My decent(ish) finds in Feb 2012: 1 Yellow-browed Warbler Carnon Downs 04/02, 1 Water Pipit Carnon Downs 04/02, 1 Smew Loe Pool 01/02

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Wednesday, 30 October 2013

Shetland versus Scillies: that old chestnut

Before I start, a quick update on the controversial Wheatear. Steve has written an excellent account of for Birding Frontiers. Could we have inadvertently been looking at something much rarer?  Probably best to put the whole thing behind us, but I for one would be interested in what these beasties look like as 1st winters.

Those of you who occasionally frequent Birdforum will be familiar with the usual complaints about the demise of Scillies birding relative to Shetland and will no doubt have picked up more than a whiff of less than sweet grapes. People are of course entitled to their own opinions and all I offer on here is a personal perspective. This year I chose not to visit Shetland. Instead I spent a week on the Isles of Scilly, mainly on St Agnes with Rob “I’ve already found a White’s Thrush” Curtis and Graeme “Cillit Bang” Garner.  Despite being present on “Aggie” when the White’s Thrush turned up yet failing to see it and despite relatively modest finds (RB Fly, a Sab Gull and a smattering of Yellow-browed Warblers), I loved every minute of my time on the Islands. Stunning scenery, friendly people, nice pubs and constant feeling that a rare bird could be just around the next corner (although more likely in the bush I just passed).  To me, the Scillies and Shetland offer a fundamentally different birding experience and require a different mind-set and approach, yet each have their merit.


Spotted Crake. Not a find, but magical to see one of these so close.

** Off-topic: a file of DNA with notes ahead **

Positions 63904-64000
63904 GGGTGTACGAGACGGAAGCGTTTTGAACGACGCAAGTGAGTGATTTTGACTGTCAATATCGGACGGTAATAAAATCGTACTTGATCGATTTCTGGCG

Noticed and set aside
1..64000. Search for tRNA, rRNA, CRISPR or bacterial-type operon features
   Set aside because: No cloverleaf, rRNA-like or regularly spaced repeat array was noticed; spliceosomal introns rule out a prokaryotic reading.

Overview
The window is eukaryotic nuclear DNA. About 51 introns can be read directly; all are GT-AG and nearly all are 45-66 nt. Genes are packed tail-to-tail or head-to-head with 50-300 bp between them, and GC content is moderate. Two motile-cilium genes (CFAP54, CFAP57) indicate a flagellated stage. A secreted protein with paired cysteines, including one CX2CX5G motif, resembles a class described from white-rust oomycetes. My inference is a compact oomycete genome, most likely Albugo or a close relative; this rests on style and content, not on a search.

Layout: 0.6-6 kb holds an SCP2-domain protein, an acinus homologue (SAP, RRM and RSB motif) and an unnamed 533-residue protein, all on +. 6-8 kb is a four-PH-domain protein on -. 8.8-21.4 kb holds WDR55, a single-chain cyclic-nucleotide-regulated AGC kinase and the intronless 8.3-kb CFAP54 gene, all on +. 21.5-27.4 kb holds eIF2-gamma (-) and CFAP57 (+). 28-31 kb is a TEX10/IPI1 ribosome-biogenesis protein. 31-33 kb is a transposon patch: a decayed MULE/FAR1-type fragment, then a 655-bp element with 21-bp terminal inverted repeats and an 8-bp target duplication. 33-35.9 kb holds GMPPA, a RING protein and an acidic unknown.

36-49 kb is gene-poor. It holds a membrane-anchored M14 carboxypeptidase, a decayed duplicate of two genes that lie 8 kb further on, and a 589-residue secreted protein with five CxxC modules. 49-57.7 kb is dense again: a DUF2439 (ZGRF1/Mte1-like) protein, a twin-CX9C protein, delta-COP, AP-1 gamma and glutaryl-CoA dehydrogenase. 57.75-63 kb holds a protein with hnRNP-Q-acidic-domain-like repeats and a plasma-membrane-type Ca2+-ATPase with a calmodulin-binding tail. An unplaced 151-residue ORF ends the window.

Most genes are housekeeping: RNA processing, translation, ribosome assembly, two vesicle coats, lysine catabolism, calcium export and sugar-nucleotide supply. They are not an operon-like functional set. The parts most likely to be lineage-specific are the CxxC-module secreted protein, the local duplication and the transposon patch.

Shetland: wind swept, cold, rainy, with scarce or rare migrants clinging to any scrap of vegetation.  A visit to the plantations on Unst have a likelihood of turning something good up and even the smallest patch of nettles can hold tired, weather-beaten migrants. Birding tends to be more predictable. Easterlies spell numerous migrants and westerlies spell hard graft. Birding tends to entail visiting hotspots (areas with some cover) and generally necessitates getting around by car. The experience itself can often be quite grim: howling, cold winds and rain, but the rewards can be exceptional.



Both the birds and scenery on Shetland can be first class. Top: view over to Unst from Yell. Bottom: Black-headed Bunting. One of the birds I found in 2011

Scilly: while I confess not to be much of a fan of the peak-season twitching of every scarcity scene on St Mary’s, St Agnes  has a special feel about it. £20 a night for a nice room in a 3 bedroom self-catering cottage seems pretty cheap to me. I loved being able to do the whole Island on foot. While the amount of cover and inaccessibility of some parts of the island can make for a frustrating experience at times,  this also gave me the feeling that many places were less well covered than may parts of Shetland (notably Unst and South Mainland), so the potential for finding something good is always high.  More than that though, the birding experience itself, even when there  is little to be found, is enjoyable. The scenery is stunning and even towards the end of October the weather can be warm enough for shorts and t-shirt. It’s easy to pop out for a couple of ours and then zip home for a cup of coffee. While the rewards may not be as constant as on Shetland when the east winds blow it certainly has much potential. It certainly punches above its weight. This piece offers a nice perspective from the early 1970s and for anybody who visited in 1999, the close proximity of Siberian and White’s Thrush must have been a memorable experience.  I for one will be visiting again soon.






Red-breasted Flycatcher was probably my best find, but sometimes other things are nice to look at too. 

This bird, found by my birding companion Thor Veen on St Mary's when I last visited, is a reminder that the rewards on Scillies can also be high. 

Saturday, 12 October 2013

Turtle Dove

Swarovski kindly agreed to fix my bins this week and sent me a loan pair free of charge, and I'd forgotten just how nice it is to go birding with proper optics. Despite the recent northerlies, there were quite a few migrants here and there, including a cracking Turtle Dove (only my second on the Lizard) and a Yellow-browed Warbler. The dove gave me a bit of a run-around, offering the very briefest of views when flying across the track down to Bass Point, but I bumped into it again in Lizard Village. Here's a couple of photos, along with one or two other more common things.